More On Why I'm Restructuring My Business

First, thank you so much to those of you who commented on my last post for your words of encouragement and for chiming in with what types of posts you'd like to see for the remainder of Shop Talk! I hear you and I've already got them in the works as well as a few others I think you'll find helpful!

One thing y'all said you'd like to see is more about my decision making process for this growth and transition so that's what I'm going to share with you today. First, let me say that decisions like this are going to be different for everyone and ultimately, you have to do what feels right for you and your business. Some may not agree with the path I've chosen or the decisions I've made, but that's the beauty of self-employment. I get to do what I want. ;)

Why I feel it's necessary:

  1. Stephanie Creekmur is not the best name for a lifestyle brand. It's long, hard to remember and people never know how to spell it. This was a concern when I first decided to work under my name back in 2012, however, it was the only thing that didn't feel forced. I hadn't yet come up with a name for my business that felt authentic or that was something I felt could become a "household" name.

    That being said, I have made a small name for myself and I have positioned myself as an "expert" in my field. This means that I get multiple emails each day from up and coming artists, designers, and business women. I love this part of it and I don't want to say goodbye to mentorship completely but it has no place in my online shop. I'm trying to sell koozies and t-shirts to college-aged sorority girls who may or may not want to run their own business. As I've been growing my following, I have attracted boss lady hopefuls instead of my target market.

    This is something I've seen happen a lot lately within our industry. Many shop owners are now talking about how they do business, offering up branding and marketing tips. I honestly think it has to do with the quick success of the Elle and Company blog. This is an amazing resource for creative bloggers and business owners and Lauren has really blown up in the last 6 months. She shares all kinds of business and branding tips on her blog and it works for her because she is a brand designer. Sharing that type of content attracts the kinds of clients she wants to work with and in return they book her for her services. I no longer offer branding services so to post about branding and marketing on my shop blog makes things a little confusing. The types of people interested in a branding blog post are not necessarily going to be the people interested in buying one of my koozies. The two contradict each other.

  2. I am thinking long term. Right now, because of my move back to Ohio, I am back to being a one woman show (6 months ago I had 3 employees). Down the road I will have others working with me again and it can get a little confusing when job tasks are divided up. Social media is a great example of that. If I'm posting under "Stephanie Creekmur" it can seem a little weird or disingenuous to have a social media manager.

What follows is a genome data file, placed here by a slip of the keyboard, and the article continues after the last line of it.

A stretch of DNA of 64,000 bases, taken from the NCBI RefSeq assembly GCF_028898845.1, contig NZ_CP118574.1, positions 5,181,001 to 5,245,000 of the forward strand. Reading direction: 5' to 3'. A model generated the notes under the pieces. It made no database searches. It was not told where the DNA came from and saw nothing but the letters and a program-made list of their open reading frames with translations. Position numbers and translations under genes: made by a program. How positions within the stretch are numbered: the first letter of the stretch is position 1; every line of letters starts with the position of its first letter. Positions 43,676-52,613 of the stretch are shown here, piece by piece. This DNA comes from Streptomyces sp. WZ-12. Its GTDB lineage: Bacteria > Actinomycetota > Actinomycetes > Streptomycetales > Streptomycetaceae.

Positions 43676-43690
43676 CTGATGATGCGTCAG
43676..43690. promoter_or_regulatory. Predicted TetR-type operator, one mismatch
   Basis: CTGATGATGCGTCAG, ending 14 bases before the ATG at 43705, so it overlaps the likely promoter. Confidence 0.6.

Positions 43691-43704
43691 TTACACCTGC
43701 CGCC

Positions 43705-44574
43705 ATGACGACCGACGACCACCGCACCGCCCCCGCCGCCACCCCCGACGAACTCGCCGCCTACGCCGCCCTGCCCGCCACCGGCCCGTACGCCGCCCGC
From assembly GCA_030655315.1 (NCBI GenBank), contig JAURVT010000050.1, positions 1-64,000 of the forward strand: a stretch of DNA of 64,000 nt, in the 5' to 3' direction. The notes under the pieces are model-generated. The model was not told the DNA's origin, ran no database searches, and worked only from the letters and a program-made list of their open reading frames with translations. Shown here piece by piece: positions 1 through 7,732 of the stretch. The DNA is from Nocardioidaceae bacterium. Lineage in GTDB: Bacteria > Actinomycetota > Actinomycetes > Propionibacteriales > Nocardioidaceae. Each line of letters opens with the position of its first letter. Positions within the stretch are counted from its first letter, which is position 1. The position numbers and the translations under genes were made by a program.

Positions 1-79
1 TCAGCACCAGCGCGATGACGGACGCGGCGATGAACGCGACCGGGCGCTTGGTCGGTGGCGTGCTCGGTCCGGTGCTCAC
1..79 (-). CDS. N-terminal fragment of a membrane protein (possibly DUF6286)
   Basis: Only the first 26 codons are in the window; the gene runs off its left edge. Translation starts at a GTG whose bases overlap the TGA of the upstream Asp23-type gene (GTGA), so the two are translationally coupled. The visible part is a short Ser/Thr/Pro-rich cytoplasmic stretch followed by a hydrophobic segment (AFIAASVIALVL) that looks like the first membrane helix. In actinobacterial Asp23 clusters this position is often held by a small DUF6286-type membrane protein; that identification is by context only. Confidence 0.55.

I also would love to bring on other artists to help create future collections and when the company is named after me, it is generally assumed that I create everything. (At this point and time I design, letter, paint, etc. everything you see in the shop so I'm just talking hypothetically in the future.) As my business continues to grow, it will become more and more difficult for me to do everything and I will need to rely on others.

    I also feel that not having the lifestyle brand named after me will make it easier for future employees to take ownership in the company and what we're doing. I sometimes felt that while the people I had working with me cared about what they were doing, ultimately it was MY business and it was easy for them to disconnect. This may not be the case but I'm hoping this change will avoid that in the future. P.S. I realize none of the above applies for companies like Lilly Pulitzer and Kate Spade, but yeah, I'm not them. With a smaller company there has to be a little more transparency and I can't just say "we" when it's really just "me".

So there ya have it! Basically it boils down to the fact that I lost focus. I have a lot of interests and I wanted to do all the things. This restructure will help make it clear and concise for my audience and those interested in business tips will still be able to follow along through the "Stephanie Creekmur" side of my company. Mentorship will take a backseat to the lifestyle brand as that is where my true passion is and the part of my business I want to see continued years down the road.

How to stay focused on your business goal:


  1. Know your target customer. Know them inside and out - where they like to shop, how old they are, what kinds of shoes they like to wear, etc. Keep going back to this customer and ask yourself with every decision you make (product/service offered, blog posts, etc.), "will this resonate with him/her?". What do you hope your target customer does while visiting your website? Does the latest blog post or homepage banner image help them meet that goal?

  2. Reevaluate each quarter. It's easy to get caught up in the season or what everyone else is doing so it's a good idea to stop at the end of each quarter and take a look at what worked and what didn't. It's OK if you got off course a little, the important thing is that you get back on track. Keep going back to your ideal customer/client and ask yourself what do they need and how can you fill the void for them.

If you have any other questions about my brand restructure just leave them below! :)


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